At Sea Glossary - C
A room inside a boat.
Tightly woven cloth used for sails, covers and biminis. Typically made from cotton, hemp or linen. Modern sails are made out of synthetic materials generally known as sailcloth.
When a boat falls over in the water so that is no longer right side up.
A rotating drum used to haul heavy lines and chains. Similar to awinch, but mounted vertically.
The person who is in charge of a vessel and legally responsible for it and its occupants.
To detach mooring lines, as when leaving a dock.
A twin-hulled boat. Catamaran sailboats are known for their ability to plane and are faster than single-hulled boats (monohulls) in some conditions.
Material used to seal the seams in a wooden vessel, making it watertight.
A method of using the stars, sun and moon to determine one's position. Position is determined by measuring the apparent altitude of one of these objects above the horizon using a sextant and recording the times of these sightings with an accurate clock. That information is then used with tables in the Nautical Almanac to determine one's position.
Maps for boaters are known as charts. Charts are usually issued by government agencies and include information on channels, navigational aids, water depth and hazards.
The location where the deck joins the hull of a boat.
A fitting to which a line may be attached easily.
The point of sail with the bow of the boat as close as possible to the wind.
A small wall to prevent water from entering the cockpit.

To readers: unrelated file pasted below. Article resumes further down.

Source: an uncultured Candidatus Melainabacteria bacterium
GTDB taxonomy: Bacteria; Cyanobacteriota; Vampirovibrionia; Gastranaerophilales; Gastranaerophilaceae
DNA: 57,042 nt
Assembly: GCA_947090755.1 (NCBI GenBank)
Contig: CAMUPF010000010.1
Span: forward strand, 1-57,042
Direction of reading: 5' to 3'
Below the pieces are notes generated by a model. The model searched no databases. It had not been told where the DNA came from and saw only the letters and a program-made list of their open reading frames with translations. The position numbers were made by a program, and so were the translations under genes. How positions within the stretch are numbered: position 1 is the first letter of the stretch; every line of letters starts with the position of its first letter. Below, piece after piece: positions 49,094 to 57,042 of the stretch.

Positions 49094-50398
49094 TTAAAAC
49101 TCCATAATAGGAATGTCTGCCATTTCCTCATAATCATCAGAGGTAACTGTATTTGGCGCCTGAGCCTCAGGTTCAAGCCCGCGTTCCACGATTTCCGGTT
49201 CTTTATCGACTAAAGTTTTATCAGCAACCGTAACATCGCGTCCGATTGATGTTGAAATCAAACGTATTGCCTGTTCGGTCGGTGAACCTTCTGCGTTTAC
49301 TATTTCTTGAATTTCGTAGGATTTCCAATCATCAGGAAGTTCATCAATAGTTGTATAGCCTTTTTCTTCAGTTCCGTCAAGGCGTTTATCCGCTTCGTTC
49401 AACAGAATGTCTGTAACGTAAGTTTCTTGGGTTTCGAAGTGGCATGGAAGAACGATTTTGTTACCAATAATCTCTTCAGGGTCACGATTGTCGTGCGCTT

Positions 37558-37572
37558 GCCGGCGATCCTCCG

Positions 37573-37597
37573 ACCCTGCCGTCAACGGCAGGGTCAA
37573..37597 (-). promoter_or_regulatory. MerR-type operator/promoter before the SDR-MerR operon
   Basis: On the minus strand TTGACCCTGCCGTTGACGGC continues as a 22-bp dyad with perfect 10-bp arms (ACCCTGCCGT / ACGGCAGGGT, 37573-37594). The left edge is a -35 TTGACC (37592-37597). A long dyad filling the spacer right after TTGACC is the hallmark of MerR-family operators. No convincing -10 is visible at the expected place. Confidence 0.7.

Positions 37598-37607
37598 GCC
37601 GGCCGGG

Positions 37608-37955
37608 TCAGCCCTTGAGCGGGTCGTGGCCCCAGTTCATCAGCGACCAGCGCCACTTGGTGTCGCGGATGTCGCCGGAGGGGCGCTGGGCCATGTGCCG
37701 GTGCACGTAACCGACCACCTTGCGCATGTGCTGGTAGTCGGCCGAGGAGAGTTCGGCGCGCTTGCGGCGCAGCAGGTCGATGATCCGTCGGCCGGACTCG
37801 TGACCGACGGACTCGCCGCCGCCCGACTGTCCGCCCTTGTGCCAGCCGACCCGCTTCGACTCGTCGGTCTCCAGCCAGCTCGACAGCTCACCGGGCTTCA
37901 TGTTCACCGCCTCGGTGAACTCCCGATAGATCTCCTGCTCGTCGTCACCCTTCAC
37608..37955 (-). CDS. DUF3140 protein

The location from which the boat is steered, usually toward the middle or rear of the boat.
coordinated universal time
A time standard that is not affected by time zones or seasons. Time measured in coordinated universal time, labeled with the termzulu. It is used so that people around the world can communicate about time without regard to individual time zones.
The direction in which a boat is traveling or intends to travel.
Also called a plow anchor. Short for coastal quick release anchor. An anchor that is designed to bury itself into the ground by use of its plow shape.
One or more people who aid in the operation of a boat.
A small, sheltered platform close to the top of a ship's mast, used by the lookout.
Books that describe features of particular sailing areas, such as hazards, anchorages, etc.
A sailboat with one mast and a mainsail and two headsails.
The generic term for a tropical weather system, including tropical depressions, tropical storms and hurricanes.